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Immigrant Stories



 Amy Motlagh’s life journey has been bookended by revolutions. Born to an Iranian father and American mother, she was 2 years old when her family left Iran for San Diego just months before the overthrow of the Iranian monarchy. Now a professor of English and comparative literature at the American University in Cairo, she has found herself caught in the middle of another series of uprisings in Egypt that have inspired her to see her own people’s struggles in a new light.

 “When we left Iran, my family settled in a very white neighborhood in San Diego, but I grew up hearing Farsi and knowing a few words. At that time, there was a lot of bad feeling surrounding Iran; particularly in the wake of the hostage crisis, I tried to distance myself from my Iranian heritage. Although he had lived in the U.S. before, my father was ambivalent about living there permanently, and he would often wonder aloud about the life we would have had if we had stayed. During the Iraq War there was a lot of tension at home. I remember intensely watching news from Iran. It could be your family’s house that was being bombed.

 I didn’t start thinking about studying Iran until I took a Pomona class with Zayn Kassam called Women in Islam and did a project on [Iranian novelist] Nahid Rachlin. After graduating I finally returned to Iran with my dad, which changed my perception completely—I witnessed a very different Iran from the one I had seen on TV, and was amazed to find that even under this oppressive regime, there was such a vibrant culture. I loved hearing Persian. It’s a language that values wordplay and takes poetry seriously, and I quickly understood how important it was for me to master it.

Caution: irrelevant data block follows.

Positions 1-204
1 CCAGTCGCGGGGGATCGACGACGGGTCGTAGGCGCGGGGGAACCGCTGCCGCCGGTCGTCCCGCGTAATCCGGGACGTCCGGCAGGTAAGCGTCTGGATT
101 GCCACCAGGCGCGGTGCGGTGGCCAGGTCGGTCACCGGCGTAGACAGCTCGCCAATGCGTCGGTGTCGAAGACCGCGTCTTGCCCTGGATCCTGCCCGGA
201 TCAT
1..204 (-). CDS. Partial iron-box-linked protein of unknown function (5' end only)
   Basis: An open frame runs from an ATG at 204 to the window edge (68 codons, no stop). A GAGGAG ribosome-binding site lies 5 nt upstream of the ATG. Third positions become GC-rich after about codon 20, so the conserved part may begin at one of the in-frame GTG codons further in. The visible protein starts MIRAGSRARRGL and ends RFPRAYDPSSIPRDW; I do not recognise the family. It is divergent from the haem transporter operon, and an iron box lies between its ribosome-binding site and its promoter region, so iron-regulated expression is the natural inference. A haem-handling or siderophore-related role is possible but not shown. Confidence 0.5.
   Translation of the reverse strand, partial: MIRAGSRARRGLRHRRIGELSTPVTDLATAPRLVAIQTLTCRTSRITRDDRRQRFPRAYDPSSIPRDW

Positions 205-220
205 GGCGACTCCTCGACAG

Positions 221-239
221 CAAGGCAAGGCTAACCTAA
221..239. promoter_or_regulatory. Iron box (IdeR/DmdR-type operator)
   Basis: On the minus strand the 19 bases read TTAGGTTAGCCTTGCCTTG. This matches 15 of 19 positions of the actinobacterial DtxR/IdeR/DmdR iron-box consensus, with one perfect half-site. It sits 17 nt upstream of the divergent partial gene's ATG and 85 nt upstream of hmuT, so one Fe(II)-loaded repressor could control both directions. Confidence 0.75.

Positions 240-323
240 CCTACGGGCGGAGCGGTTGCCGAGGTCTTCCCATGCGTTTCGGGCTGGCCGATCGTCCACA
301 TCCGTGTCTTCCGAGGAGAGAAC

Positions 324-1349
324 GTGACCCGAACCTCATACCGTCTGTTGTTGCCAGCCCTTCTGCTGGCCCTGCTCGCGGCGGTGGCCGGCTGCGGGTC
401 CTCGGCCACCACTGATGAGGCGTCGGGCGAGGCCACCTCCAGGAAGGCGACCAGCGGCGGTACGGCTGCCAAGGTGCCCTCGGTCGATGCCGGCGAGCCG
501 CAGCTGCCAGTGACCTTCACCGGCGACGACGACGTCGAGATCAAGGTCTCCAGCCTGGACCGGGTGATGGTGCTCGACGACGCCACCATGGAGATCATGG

Eventually, I enrolled in a Ph.D. program in Near Eastern studies at Princeton University. Although I was studying Persian literature, I also felt called to respond to questions about the Iranian diaspora being raised by books like Azar Nafisi’s Reading Lolita in Tehran. As somebody familiar with the American and Iranian literary traditions, I thought I could offer a critical perspective on how these works fit into a longer history of immigration, assimilation and life-writing in the United States.

 It was initially frightening to be in Cairo during the demonstrations in January and February. We would hear gunshots or tanks driving by and be scared for friends who were participating. But once we saw what was happening in Tahrir Square with our own eyes, we could see that the protestors were peaceful and well-organized. Their courage has been inspiring. It’s a bit ironic to be experiencing a revolution when my family tried to leave one, but in certain ways [being in Cairo is] redemptive for me: I always felt like I missed out on something that was a huge part of my generation’s experience in Iran. My cousins grew up in a culture that was being radically remade, where people led double lives at home and in public, and where they had to deal with so many issues I didn’t have to deal with. It seems important to now be part of what’s happening in Egypt, even if it’s from the sidelines.